Date
26 May 2017
Stephen Chan's bahavior did not cause any loss to TVB but benefited it instead, according to a Court of Final Appeal ruling. Photo: HKEJ
Stephen Chan's bahavior did not cause any loss to TVB but benefited it instead, according to a Court of Final Appeal ruling. Photo: HKEJ

Former TVB chief wins seven-year court battle

Former TVB general manager Stephen Chan has been cleared of corruption by Hong Kong’s top court, ending a legal battle that began more than seven years ago, the Hong Kong Economic Journal reports.

In a unanimous decision on Tuesday, five judges on the Court of Final Appeal overturned convictions in 2015 by an appeal court against Chan and his former assistant, Edthancy Tseng, and acquitted them of the same charge.

They said there is no evidence that Chan tried to influence TVB’s business in any way and it was admissible that Chan sincerely believed TVB did not object to him accepting payment from contractors.

Chan, who is now the chief adviser to Commercial Radio Hong Kong, said outside the court house after the ruling that he is grateful for she support and encouragement of people around him.

“Only an independent judicial system free from intervention could ensure that what is true can never be false, and what is false can never be true,” he said.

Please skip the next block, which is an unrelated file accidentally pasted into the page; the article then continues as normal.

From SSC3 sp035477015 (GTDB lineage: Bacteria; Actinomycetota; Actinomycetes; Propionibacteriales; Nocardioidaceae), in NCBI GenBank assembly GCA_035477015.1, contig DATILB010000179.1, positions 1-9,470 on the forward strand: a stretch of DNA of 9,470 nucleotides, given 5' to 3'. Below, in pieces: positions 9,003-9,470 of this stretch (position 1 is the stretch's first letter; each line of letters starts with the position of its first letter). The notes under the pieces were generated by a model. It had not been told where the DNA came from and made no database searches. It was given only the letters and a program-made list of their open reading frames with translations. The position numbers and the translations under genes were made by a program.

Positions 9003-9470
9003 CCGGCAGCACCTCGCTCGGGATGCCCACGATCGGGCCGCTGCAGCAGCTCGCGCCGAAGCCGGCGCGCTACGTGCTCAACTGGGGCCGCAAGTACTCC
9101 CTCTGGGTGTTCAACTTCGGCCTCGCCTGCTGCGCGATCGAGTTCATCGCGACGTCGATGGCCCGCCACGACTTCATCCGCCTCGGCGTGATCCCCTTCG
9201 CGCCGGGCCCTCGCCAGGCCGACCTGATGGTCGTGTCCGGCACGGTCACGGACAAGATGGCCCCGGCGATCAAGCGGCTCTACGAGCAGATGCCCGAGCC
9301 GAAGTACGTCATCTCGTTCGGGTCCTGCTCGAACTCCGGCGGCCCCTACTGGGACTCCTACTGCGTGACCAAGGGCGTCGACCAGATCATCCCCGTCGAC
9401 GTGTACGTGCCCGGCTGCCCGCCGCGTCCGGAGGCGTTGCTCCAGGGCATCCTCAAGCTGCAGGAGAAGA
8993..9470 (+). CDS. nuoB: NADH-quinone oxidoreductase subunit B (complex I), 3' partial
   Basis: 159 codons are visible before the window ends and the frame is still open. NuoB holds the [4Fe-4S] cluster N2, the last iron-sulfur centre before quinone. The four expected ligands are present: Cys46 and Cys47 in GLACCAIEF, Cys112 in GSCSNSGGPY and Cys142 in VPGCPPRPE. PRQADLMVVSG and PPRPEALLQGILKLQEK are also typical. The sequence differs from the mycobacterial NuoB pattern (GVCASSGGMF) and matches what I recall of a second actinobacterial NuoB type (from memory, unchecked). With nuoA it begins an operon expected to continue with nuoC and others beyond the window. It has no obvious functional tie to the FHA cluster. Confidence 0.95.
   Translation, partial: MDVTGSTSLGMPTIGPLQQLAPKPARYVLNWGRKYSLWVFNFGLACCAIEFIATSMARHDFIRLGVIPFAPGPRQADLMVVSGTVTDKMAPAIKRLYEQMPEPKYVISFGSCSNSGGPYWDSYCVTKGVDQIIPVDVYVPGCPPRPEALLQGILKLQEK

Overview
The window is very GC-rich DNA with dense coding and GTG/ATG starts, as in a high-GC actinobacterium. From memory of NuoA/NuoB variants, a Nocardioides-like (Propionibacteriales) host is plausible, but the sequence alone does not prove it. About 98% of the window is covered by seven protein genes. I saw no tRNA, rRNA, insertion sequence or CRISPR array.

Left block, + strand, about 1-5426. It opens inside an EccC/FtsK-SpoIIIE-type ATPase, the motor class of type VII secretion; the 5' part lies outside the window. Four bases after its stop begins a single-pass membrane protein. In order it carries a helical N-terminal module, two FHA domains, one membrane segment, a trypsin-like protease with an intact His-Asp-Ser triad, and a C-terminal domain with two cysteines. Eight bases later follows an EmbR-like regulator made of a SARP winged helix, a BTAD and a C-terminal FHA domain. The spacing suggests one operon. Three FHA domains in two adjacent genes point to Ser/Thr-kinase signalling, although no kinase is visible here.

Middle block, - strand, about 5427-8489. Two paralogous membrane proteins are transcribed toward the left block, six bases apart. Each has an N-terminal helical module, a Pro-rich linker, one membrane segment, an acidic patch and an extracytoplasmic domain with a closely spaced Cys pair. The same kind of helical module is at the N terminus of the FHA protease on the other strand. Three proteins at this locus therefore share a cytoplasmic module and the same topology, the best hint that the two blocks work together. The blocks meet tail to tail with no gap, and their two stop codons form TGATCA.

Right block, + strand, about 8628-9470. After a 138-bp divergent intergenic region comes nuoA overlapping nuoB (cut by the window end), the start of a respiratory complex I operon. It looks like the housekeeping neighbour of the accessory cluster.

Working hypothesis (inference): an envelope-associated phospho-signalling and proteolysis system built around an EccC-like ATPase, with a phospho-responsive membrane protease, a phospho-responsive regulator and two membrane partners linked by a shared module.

The case stemmed from TVB’s Be My Guest Show which aired a 2009 New Year countdown special from Olympian City mall.

Both Chan and Tseng were accused of accepting bribes in exchange for production contracts.

They were arrested that year by the Independent Commission Against Corruption, Hong Kong’s anti-graft agency, on charges they accepted HK$112,000 (US$14,420) in kickbacks from contractors without the knowledge of their employer. 

The two were cleared by a district judge in 2011 after they argued their involvement in the activity in question had nothing to do with TVB’s business, but the Department of Justice (DOJ) appealed in 2012.

The same judge acquitted them again in 2013, with the DOJ filing a second appeal immediately afterwards.

In October 2015, an appeal court ruled that the duo were guilty of taking bribes and fined Chan and Tseng HK$84,000 and HK$28,000, respectively, before they appealed their case to the Court of Final Appeal.

The judges said on Tuesday that the Prevention of Bribery Ordinance can be applicable to the case, adding that Chan should not be labeled as a criminal due to the fact Chan’s behavior did not cause any loss to TVB but benefited it instead.

[Chinese version 中文版]

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